One of the sad things that happened this past November was that our dog, Cora Bear, got very ill. We took her to the break-the-bank dog diagnostic hospital and found out that she was riddled with inoperable cancer. We brought her home and promised ourselves that we would not let her suffer, no matter how much we loved being with her.
She did fairly well for a few days, perking up to go for walks and to tell Simba, our naughty cat, to stay off of the dog bed. One evening Cora laid down and was reluctant to get up. I slept on the floor next to her in case she needed me. This was not long after the Paris attacks, and as I heard Cora struggling for breath a few times during the night I wondered about those of us who commit violence.
Here I was lying on the hardwood floor next to a dog, remembering all of the joyful and really bizarre moments that this one precious dog life, this one heart, had brought to our family. Just days before, a few sick individuals had picked up guns and purposely stopped heartbeats, without even wondering who those souls were.
My thoughts ranged further as I lie on the hard floor. It would be easy to make terrorism a story of bad guys versus good guys, but that is exactly how war entraps us. Someone hits us and we hit them back harder; they hit back harder still and the fight escalates, like four-year-olds on a playground. What is the saying? If we all went by the law “an eye for an eye” the world would be blind.
Tal Afar January 18, 2005 Samar Hassan, five, screams moments after her parents were killed by US soldiers from the 25th Infantry Division. The troops fired on the Hassan family car when it unwittingly approached during a dusk patrol in the tense northern town. Her brother, Racan, eleven, was wounded in the shooting. Later, after being treated in the US and returning to Iraq, Racan was killed when insurgents bombed the family home in retaliation for the boy’s trip to the US.
Our country, an extension of each one of us, has a reputation for attacking other countries. In my lifetime some of the countries include Vietnam, Grenada, Iraq (twice), and Afghanistan (twice). If you want to see all of the times we have attacked, click here. We always have reason for attacking, but the bottom line is that we kill tens of thousands of people. The survivors — family members — want to hit back.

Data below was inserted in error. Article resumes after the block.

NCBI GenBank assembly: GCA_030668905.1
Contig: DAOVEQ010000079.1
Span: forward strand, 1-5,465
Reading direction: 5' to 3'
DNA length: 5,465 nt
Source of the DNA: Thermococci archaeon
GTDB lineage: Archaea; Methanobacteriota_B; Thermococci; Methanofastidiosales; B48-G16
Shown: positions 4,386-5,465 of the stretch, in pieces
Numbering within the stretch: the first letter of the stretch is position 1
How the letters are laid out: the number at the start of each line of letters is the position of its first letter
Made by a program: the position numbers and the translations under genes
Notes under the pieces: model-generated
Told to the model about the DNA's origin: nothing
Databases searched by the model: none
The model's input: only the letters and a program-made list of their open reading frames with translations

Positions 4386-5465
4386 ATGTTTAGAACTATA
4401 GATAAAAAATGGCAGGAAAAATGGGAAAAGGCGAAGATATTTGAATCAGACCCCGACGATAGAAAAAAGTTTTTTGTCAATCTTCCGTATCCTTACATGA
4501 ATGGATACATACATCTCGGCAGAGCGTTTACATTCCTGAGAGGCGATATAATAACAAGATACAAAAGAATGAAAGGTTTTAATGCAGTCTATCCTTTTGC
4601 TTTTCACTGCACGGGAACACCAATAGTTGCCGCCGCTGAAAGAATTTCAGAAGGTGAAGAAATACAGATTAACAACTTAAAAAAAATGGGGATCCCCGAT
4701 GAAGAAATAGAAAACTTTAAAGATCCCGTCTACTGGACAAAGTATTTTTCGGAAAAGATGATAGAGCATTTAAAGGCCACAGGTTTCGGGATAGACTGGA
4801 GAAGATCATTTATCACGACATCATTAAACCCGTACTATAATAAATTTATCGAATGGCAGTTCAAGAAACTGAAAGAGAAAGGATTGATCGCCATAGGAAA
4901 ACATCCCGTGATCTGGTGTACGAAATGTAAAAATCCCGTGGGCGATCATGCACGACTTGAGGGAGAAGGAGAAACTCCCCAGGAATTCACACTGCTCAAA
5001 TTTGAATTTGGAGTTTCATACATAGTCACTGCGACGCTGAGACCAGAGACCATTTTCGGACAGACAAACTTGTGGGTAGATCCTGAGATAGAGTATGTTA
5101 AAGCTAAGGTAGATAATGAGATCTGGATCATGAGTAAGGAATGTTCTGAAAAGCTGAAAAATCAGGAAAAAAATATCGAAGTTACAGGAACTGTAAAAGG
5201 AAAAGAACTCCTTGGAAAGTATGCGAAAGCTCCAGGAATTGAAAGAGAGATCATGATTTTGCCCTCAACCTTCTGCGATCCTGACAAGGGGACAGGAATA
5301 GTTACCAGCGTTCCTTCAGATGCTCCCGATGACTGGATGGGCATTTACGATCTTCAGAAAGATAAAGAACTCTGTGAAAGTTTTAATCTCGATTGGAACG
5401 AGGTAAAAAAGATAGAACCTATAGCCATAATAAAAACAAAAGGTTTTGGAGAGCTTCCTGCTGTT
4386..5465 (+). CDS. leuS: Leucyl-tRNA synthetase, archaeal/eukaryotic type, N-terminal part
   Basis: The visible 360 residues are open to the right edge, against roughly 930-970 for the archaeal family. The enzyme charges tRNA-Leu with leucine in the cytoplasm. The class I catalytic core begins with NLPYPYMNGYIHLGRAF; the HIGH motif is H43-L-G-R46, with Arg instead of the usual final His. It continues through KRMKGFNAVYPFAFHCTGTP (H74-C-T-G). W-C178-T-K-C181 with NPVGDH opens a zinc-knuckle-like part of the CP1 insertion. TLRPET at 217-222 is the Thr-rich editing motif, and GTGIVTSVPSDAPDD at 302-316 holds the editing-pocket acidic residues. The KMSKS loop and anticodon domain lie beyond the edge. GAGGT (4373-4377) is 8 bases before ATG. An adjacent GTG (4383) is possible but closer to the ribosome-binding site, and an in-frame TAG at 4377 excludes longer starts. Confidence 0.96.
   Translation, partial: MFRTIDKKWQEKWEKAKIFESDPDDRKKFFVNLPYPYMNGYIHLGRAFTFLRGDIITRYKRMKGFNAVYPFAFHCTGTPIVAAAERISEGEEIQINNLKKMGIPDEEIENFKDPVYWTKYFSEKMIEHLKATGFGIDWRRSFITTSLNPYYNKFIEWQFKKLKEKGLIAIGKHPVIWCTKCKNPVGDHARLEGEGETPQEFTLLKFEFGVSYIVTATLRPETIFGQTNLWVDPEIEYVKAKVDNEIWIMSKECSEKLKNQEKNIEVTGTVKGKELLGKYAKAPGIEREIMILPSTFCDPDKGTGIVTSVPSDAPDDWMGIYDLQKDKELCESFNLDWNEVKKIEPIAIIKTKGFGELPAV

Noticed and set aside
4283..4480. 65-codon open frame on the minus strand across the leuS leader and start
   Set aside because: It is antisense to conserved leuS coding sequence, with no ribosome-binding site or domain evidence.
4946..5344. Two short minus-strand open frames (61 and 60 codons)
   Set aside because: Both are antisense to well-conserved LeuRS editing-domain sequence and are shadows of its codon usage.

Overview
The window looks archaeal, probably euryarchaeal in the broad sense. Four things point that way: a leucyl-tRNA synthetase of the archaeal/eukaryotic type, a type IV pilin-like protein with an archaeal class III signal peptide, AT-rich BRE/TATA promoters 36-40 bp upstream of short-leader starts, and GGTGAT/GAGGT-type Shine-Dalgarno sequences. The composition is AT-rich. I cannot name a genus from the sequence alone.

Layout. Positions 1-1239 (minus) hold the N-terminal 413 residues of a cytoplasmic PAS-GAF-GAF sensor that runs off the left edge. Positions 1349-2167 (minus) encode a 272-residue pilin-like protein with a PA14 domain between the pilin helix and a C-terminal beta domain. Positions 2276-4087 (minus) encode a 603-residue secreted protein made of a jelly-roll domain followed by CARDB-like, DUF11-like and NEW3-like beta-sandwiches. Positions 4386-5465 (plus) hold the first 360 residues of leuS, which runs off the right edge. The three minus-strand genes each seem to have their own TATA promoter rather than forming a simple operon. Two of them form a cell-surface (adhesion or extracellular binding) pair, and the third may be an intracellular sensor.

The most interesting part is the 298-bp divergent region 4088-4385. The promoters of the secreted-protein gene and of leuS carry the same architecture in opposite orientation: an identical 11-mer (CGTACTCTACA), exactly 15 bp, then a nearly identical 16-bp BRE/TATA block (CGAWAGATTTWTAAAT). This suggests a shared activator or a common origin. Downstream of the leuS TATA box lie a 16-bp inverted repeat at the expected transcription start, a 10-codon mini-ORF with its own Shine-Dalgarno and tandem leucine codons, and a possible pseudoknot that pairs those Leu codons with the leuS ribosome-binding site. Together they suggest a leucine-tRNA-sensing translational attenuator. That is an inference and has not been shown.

War is a contagion, a virus that spreads soul to soul.
Cora, our dog, is gone now. As sad as our family is, we know that she had a good and full life.
Many families in Beirut, Charleston, Paris, Colorado Springs, and San Bernardino, to name just a few, cannot comfort themselves with that thought.
A small minority of people in every society are susceptible to the propaganda that so easily slithers out of the mouths of government leaders and hate groups. These individuals, these killers, have sick minds that latch onto any ideology that allows them to harm other people. Whether they are “domestic” or “international” terrorists, they are all incredibly similar — failed human beings who cannot see the joy in life, cannot pause to rejoice in the heartbeat we all share.
So how do we counter this obscene violence by individuals who don’t have the capacity to live in peace?
We can limit their access to weapons. And I’m not just talking about the US problem with gun control. The world has a problems with gun control. Groups and individuals are making fortunes selling arms.
To protect your family, contact your representative and demand gun licensing laws. Support organizations like Moms Demand Action, who are desperately trying to save our children.
To protect our country, we need to dig. Where are the guns and weapons coming from that are fueling these conflicts all over the world? Who are the manufacturers? How are these weapons transported to ISIS and other terrible organizations?
Peace is not the lack of response to aggression. Peace is a very active response. Let’s find out who is profiting by selling guns and stop them.